God wants to grow us in our faith. This is the process of sanctification. He sanctifies us, and we work with Him in the process. When you read and study the Bible, pray, and serve, you are working with God in His work of sanctification in our lives.
Praying Scripture is a wonderful part of our growth in Christ.
Here’s why you should do so.
Praying Scripture means that you are praying in the will of God. Because we are praying according to His Word, we can be assured that we are praying in His Will.
Praying Scripture means that we are pleasing God. He gives us His Word. Our praying Scripture shows that we want to please Him (Ephesians 5:10).
Praying Scripture means that we can adequately praise Him. I often feel inadequate to praise God. When I pray the great words of praise to Him, my inadequacy is removed. I particularly pray Psalm 8:1: “O Lord, our LORD, how majestic is your name in all the earth!” I also often pray Psalm 103:1-2: “Praise the LORD, O my soul; all my inmost being, praise his holy name. Praise the LORD, O my soul and forget not his benefits.”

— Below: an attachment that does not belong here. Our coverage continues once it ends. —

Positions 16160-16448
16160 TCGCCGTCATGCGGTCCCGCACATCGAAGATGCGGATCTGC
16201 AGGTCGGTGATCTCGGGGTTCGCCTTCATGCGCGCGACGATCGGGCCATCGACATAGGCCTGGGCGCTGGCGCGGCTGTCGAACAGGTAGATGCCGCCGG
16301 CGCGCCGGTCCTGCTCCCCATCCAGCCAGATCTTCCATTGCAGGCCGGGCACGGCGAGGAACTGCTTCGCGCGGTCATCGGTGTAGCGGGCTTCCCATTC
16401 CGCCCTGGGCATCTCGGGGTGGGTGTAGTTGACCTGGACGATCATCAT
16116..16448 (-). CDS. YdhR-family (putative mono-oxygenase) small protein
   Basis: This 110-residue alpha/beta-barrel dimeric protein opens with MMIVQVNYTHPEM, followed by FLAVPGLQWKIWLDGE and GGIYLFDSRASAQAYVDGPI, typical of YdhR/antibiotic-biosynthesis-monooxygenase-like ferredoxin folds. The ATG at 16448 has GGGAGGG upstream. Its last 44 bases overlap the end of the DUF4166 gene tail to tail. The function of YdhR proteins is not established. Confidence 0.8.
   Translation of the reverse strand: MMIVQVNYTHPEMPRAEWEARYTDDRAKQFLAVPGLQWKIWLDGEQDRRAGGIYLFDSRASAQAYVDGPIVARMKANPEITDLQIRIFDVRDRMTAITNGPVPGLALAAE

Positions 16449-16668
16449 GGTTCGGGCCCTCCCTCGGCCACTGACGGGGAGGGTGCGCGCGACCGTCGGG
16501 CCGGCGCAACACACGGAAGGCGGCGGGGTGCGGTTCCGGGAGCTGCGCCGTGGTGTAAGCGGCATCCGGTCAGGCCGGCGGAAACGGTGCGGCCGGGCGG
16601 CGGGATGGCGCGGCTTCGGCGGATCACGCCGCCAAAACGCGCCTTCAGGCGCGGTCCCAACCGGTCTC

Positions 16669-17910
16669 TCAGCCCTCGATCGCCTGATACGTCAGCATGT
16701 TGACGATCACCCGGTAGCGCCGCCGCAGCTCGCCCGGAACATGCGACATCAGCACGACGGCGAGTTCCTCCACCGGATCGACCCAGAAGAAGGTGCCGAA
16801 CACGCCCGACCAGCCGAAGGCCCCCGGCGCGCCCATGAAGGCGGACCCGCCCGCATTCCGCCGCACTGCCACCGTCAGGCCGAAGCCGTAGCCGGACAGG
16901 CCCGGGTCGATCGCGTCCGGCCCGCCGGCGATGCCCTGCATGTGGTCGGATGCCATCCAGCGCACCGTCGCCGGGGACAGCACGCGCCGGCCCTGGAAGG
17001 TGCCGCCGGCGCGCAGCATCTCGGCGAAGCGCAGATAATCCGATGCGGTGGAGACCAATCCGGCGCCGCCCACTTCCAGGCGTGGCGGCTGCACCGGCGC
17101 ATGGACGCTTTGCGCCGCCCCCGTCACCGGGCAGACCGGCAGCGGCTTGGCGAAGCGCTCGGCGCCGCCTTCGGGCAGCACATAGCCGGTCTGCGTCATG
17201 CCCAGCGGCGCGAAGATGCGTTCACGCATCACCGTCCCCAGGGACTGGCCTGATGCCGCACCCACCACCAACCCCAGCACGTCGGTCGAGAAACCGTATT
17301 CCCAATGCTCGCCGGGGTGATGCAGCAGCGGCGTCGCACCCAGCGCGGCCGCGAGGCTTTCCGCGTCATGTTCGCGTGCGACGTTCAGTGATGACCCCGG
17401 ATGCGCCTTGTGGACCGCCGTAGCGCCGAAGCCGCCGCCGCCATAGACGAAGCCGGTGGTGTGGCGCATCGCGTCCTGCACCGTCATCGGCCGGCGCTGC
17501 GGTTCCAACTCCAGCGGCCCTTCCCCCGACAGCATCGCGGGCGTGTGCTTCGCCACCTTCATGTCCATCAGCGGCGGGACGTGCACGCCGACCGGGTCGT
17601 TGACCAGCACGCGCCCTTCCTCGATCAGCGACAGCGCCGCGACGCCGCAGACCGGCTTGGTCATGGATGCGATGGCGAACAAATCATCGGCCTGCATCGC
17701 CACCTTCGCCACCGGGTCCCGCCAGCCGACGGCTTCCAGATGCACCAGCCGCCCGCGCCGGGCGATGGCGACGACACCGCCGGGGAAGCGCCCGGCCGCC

Finally, praying Scripture means that you will access the power of God in your life. Instead of simply getting what you can do, praying Scripture means that you also receive what God can do to conform you to His image.
My Scripture prayer at this time is Ephesians 4:32: “Be kind to one another, tenderhearted, forgiving one another, as God in Christ forgave you.” Praying that verse makes me conscious of what God wants me to be, and through prayer I receive the power of God to do what I cannot do.
Here’s a way to get started.
Simply select a passage of Scripture to pray. I suggest Philippians 2:5: “Your attitude should be the same as that of Christ Jesus” who humbled himself and became obedient. You might pick Ephesians 4:32 as well.
Also, spend a few minutes with God to ask Him, “What do you want to change in my life?” Then, select a passage of Scripture to deal with the issue. You may have to read the verse to God first, but soon you will be able to recite it–another wonderful advantage of this new discipline.
What Scripture passage are you planning to pray through?
This blog article was originally posted on WaylonBailey.com and is being reposted by permission of the author.